The psychological part of the trade is as important as systems and indicators you use, says Headley Prayz, and here he outlines what he had learned about trade from legendary trader.
Today, we will discuss some insights from an excellent book for traders, “Long-term secrets of short-term trading” by Larry Williams.
1: “Why do most traders lose most of your time? The markets can change direction very rapidly, and most traders can not” .Dori best traders (or the best trading systems) are often wrong. This does not derecognise trader or system – this is only part of the trade. The challenge for marketers is the assumption that signal trading may have been wrong. In a case like this, Williams rightly points out that we have been trained to “hold on” and “have faith in our initial idea,” even if it is obviously wrong course of action. This is just our ego, which needs to be right so bad that often ignore the signals out to warn the trader for the upcoming issue.
His analogy can help you work on this issue. He compared the trade robbing a bank. A bank robber can successfully break into a bank and start to chase money, but when the supervising person warns man in the safe that the cops are on their way, the thief left the money and run. If the thief was like most traders, it could remain in the bank and hopes that warning cops on the road was a false warning. As Williams says, “The moment you learn to trade reality, not desire, will drill a wall of fire to become a successful trader.”
2: This is not a trade, it is a battle.
Too many marketers believe that their latest deal is a reflection of how good they are traders (but they are the only ones who feel this way about yourself). This boils down to one word – expectation. If you expect to win all the time, or even most of the time you are about to cause a lot of grief. This frustration, however, is quite the same force that will really make your negative perception of themselves in reality. And even better deal can be harmful if you allow her to deform disciplined you podhod.Faktat of the matter is that this is a game of probabilities, and have to play for a long time. Focus on the war – not the battle.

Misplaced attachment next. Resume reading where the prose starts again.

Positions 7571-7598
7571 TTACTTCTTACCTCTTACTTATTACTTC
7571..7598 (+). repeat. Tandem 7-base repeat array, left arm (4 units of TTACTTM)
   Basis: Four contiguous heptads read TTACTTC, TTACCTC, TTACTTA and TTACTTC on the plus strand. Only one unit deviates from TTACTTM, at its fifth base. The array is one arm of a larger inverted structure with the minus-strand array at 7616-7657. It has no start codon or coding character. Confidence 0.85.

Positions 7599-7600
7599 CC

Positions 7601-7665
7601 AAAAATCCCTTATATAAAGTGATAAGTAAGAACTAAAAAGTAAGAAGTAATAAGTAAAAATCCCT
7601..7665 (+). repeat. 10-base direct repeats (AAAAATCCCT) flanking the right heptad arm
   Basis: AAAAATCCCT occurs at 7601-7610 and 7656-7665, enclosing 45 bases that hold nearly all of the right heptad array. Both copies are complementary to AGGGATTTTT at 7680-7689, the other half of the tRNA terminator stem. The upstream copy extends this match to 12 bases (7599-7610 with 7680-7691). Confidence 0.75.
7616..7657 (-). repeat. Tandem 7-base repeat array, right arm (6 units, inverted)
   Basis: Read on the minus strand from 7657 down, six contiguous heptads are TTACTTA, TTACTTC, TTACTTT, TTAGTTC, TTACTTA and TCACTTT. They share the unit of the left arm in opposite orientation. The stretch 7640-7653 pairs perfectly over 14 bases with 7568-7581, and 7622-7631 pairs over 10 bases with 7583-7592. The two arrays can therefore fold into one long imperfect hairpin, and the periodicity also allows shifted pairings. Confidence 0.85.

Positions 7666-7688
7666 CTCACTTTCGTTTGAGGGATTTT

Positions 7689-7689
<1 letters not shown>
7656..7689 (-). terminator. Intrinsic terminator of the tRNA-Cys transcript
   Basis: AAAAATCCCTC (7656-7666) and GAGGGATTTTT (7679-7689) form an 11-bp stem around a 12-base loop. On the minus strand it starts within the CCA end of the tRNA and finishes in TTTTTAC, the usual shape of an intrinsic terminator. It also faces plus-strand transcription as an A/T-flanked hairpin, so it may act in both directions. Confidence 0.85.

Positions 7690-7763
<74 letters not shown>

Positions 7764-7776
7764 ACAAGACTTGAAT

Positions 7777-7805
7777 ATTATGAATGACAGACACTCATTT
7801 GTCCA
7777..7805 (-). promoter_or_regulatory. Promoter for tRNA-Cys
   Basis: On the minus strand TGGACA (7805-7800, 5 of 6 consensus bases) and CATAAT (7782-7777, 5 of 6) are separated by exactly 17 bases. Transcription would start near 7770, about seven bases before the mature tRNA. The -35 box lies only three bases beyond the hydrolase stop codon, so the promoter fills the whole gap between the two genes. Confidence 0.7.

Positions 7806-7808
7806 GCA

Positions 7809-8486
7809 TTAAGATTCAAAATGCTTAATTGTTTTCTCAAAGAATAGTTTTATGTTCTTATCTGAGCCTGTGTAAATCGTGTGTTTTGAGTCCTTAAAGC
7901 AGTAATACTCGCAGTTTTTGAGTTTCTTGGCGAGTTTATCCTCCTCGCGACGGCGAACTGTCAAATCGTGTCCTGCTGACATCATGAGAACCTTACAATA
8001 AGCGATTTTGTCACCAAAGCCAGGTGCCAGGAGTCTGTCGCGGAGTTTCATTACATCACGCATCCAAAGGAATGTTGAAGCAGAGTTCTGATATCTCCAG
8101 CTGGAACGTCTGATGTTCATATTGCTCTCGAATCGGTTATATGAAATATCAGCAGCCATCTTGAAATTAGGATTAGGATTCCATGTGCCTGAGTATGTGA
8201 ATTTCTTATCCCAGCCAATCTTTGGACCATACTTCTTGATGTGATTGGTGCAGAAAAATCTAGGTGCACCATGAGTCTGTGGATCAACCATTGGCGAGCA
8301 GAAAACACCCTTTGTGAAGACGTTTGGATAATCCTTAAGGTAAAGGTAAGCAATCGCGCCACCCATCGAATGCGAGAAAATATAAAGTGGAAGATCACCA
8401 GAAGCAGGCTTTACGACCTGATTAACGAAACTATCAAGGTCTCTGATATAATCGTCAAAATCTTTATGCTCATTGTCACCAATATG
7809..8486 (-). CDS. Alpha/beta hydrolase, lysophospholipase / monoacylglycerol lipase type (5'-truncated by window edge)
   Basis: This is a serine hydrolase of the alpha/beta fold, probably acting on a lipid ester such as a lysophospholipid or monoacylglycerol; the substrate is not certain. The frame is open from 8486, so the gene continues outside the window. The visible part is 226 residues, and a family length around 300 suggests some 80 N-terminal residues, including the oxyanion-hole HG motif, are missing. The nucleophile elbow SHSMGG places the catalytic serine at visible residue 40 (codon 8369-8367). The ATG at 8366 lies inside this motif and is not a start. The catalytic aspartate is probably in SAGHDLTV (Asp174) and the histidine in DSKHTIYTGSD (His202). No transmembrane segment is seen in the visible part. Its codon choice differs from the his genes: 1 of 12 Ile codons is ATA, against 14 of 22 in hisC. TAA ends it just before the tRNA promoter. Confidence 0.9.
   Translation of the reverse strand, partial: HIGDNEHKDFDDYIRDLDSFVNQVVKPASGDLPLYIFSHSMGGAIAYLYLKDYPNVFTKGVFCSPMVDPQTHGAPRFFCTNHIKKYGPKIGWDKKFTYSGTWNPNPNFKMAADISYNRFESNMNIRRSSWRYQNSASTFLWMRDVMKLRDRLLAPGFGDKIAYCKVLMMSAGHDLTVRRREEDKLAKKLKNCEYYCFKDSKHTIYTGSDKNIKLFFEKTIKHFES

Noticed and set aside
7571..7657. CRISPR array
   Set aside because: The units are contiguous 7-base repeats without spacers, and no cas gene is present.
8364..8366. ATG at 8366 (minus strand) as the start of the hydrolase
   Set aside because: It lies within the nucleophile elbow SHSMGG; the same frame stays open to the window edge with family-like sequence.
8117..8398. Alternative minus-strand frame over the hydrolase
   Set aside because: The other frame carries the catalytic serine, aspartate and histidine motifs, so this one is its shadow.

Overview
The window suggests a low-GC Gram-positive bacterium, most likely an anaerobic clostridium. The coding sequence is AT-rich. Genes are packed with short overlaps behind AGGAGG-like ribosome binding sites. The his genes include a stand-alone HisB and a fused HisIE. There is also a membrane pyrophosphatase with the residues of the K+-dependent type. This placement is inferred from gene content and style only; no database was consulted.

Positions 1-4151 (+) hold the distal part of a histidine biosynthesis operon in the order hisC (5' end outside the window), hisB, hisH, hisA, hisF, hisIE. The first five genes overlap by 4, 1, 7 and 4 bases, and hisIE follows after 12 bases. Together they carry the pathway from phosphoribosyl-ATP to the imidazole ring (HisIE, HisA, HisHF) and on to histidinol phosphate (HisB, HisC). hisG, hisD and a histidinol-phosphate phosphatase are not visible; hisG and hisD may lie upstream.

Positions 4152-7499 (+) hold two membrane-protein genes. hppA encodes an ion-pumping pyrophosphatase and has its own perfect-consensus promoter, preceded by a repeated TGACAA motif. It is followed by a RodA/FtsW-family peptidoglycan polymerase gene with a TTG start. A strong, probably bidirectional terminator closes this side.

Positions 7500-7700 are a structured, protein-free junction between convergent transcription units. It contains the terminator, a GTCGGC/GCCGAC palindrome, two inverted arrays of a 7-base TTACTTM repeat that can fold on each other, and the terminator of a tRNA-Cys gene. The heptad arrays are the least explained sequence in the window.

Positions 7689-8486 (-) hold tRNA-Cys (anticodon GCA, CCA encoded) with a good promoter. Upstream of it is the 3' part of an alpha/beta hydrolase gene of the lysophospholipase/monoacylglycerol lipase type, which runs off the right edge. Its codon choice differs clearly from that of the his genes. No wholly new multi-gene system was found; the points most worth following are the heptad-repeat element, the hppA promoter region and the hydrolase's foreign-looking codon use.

3: The amount of (or lack of) evidence of a market move does not make it more or less veroyaten.Vsichki traders, but especially new traders have one of two problems. They either buy too soon, too late or buy (and in fact, when comes down to it, these are the only two problems in the trade). The first problem with buying too soon is a sign that you do not want to miss a move. Of course, if you enter and the movement never became reality, trade suffers. The second problem is the opposite – the trader wants to make sure that the move will happen, so that he or she will wait for all the right signals to verify that the move is true. Of course, at that time, most of this move is behind you.
Although it is easier said than done, need to find a balance between these two extremes. In this case, the best teacher is experience.
4: What is the difference between winning traders and losing traders?
Well, first, there are some similarities. Both are completely consumed by the idea of trading. Winners and losers are committed to doing this, and do not intend “to go back.” The same black-and-white mentality is also evident in their personal lives. But what is the difference?
Here’s what Williams notes:
Losing traders have unrealistic expectations about the kind of profits they can make, usually aiming too high. They also discussed with you before entering the transaction, and even after experiencing the deal is closed. But one great thing Williams noticed about this group is that they have devoted little attention to money management (ie defense). And the winners? This group has a strong focus on cash management, and voluntarily quit a deal if it does not move, even if it is not a waste of money at that time! There is also very little internal dialogue for the selection of trade and trade management; this group just take action instead suffers from analytical paralysis. Finally, the most profitable traders focusing on a small niche market or several techniques, instead of trying to be able to do everything.
We hope that the second description fits a little better, but if your first seems a little too familiar, at least now you know how to start to go past this barrier.